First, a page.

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Philippines’ Duterte strips vice president from drugs post


In this photo taken on November 19, 2019, Philippines’ President Rodrigo Duterte talks during a late-night press conference at Malacanang Palace in Manila. In the press conference, President Duterte criticised Vice-President Leni Robredo, who he assigned to lead his anti-drug crackdown, for discussing her work with United Nations officials who he alleged have criticised the drug war. Ted ALJIBE / AFP

Philippine President Rodrigo Duterte fired Vice President and arch-critic Leni Robredo from her post as overseer of his deadly drug war Sunday, an aide said, just days after calling her a “scatterbrain” not to be trusted with state secrets.

Robredo, 54, lasted less than three weeks as head of Duterte’s signature anti-narcotics campaign, which she vowed to reform amid allegations police were committing crimes against humanity in killing thousands of drug suspects.

“The Vice-President resorted to unduly baiting international attention on the matter,” Duterte spokesman Salvador Panelo said in a statement announcing Robredo’s immediate dismissal.

“Essentially, what the Vice-President has done is to embarrass our country,” Panelo added.


The decision came after Duterte and his political allies publicly criticised Robredo, who had vowed to end “senseless” killing in the drug war after her appointment.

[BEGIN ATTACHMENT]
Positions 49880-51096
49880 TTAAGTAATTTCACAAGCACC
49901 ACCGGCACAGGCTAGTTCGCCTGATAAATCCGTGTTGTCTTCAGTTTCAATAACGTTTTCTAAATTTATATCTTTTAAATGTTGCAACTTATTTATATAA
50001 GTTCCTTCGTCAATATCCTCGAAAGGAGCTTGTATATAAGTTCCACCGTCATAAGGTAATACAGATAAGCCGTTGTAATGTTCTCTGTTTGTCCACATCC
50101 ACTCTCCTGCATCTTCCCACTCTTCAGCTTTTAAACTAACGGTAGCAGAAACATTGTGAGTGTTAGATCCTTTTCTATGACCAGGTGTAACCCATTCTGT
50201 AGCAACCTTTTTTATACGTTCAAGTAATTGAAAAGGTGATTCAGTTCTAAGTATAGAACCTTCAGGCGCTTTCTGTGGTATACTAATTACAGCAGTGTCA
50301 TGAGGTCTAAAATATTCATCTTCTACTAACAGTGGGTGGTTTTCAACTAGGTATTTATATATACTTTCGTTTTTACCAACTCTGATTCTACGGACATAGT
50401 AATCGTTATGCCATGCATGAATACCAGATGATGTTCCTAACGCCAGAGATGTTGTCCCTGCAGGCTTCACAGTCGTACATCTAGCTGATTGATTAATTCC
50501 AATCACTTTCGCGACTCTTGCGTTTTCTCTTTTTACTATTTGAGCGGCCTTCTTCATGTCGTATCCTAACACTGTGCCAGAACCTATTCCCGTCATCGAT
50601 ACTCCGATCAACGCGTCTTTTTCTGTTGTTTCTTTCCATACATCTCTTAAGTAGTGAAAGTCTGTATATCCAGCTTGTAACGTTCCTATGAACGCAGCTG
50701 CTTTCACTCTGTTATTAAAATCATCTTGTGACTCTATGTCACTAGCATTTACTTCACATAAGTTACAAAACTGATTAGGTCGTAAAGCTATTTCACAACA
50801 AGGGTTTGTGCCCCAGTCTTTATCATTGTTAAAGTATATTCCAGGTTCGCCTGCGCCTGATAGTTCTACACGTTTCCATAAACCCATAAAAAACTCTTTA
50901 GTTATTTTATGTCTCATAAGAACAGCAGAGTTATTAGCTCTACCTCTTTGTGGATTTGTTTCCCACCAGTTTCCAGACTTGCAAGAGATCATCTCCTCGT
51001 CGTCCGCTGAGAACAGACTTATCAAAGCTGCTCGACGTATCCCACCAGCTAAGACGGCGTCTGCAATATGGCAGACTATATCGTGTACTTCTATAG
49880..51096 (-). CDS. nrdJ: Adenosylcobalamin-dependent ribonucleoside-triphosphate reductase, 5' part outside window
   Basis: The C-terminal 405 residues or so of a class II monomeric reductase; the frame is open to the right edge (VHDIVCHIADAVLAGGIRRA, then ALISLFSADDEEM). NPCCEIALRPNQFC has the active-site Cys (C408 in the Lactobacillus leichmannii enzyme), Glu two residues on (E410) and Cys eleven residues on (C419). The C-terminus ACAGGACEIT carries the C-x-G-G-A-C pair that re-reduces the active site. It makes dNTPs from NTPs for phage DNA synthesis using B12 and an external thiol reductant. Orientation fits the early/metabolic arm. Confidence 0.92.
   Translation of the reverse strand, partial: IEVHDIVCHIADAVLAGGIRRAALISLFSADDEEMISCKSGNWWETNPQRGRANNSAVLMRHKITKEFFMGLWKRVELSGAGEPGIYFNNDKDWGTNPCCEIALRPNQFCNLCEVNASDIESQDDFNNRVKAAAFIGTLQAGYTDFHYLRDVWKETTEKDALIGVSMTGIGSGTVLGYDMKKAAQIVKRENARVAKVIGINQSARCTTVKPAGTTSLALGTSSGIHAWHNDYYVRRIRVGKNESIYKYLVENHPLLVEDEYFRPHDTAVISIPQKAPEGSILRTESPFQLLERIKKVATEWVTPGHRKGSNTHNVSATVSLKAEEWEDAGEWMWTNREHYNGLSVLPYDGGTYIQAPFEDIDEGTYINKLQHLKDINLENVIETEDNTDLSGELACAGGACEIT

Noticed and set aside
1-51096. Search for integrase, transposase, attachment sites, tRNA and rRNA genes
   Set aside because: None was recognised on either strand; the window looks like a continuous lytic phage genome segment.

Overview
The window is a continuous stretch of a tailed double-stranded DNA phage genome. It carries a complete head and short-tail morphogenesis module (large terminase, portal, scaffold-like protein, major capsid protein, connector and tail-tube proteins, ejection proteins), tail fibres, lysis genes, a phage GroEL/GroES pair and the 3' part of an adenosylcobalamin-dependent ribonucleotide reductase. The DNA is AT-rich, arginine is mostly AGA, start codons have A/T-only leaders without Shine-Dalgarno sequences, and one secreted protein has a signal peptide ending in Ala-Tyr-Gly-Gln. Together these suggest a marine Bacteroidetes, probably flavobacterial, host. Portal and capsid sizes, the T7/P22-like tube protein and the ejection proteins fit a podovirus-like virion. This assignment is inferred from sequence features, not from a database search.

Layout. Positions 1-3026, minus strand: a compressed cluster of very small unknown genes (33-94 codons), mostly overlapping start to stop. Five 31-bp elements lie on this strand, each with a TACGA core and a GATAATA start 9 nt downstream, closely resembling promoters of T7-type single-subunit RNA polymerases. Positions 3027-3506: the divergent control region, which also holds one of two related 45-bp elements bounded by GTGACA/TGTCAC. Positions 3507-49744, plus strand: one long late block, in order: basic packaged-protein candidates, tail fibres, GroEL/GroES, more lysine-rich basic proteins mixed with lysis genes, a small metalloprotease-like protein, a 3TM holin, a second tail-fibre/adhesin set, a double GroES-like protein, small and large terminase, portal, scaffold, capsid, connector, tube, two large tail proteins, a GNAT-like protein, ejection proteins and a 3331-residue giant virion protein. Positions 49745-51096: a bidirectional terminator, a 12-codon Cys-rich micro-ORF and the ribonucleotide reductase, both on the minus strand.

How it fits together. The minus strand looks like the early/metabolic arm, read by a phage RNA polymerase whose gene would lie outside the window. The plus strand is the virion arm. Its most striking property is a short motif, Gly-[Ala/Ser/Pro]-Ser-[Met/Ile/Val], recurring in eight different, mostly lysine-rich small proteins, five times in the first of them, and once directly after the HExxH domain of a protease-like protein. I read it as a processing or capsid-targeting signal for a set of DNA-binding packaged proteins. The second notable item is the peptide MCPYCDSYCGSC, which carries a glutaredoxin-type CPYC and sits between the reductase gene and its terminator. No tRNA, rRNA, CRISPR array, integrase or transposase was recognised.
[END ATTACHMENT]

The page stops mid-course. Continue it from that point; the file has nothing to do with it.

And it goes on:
Duterte took issue Tuesday with Robredo’s meeting US embassy and United Nations drug experts.

“I do not trust her,” Duterte told reporters, calling Robredo a “scatterbrain” who could inadvertently share sensitive security matters with outsiders.

After the public tongue-lashing, Robredo said the president should fire her if she didn’t have his trust.

Robredo, who was elected separately from the president, surprisingly accepted Duterte’s offer of the post despite advisers warning her it was a trap.

Duterte had previously derided the capability of Robredo to lead the country — which she would have to do if the president dies or cannot function.

The drug war is overwhelmingly backed by Filipinos, but critics allege it is a war on the urban poor with the side effect of unleashing a rush of killings linked to everything from personal disputes to political rivalries.

Police say they have killed just over 5,500 alleged dealers and users who fought back during arrest, but watchdogs say the true toll is at least four times higher.

International Criminal Court prosecutors who have launched a preliminary probe.

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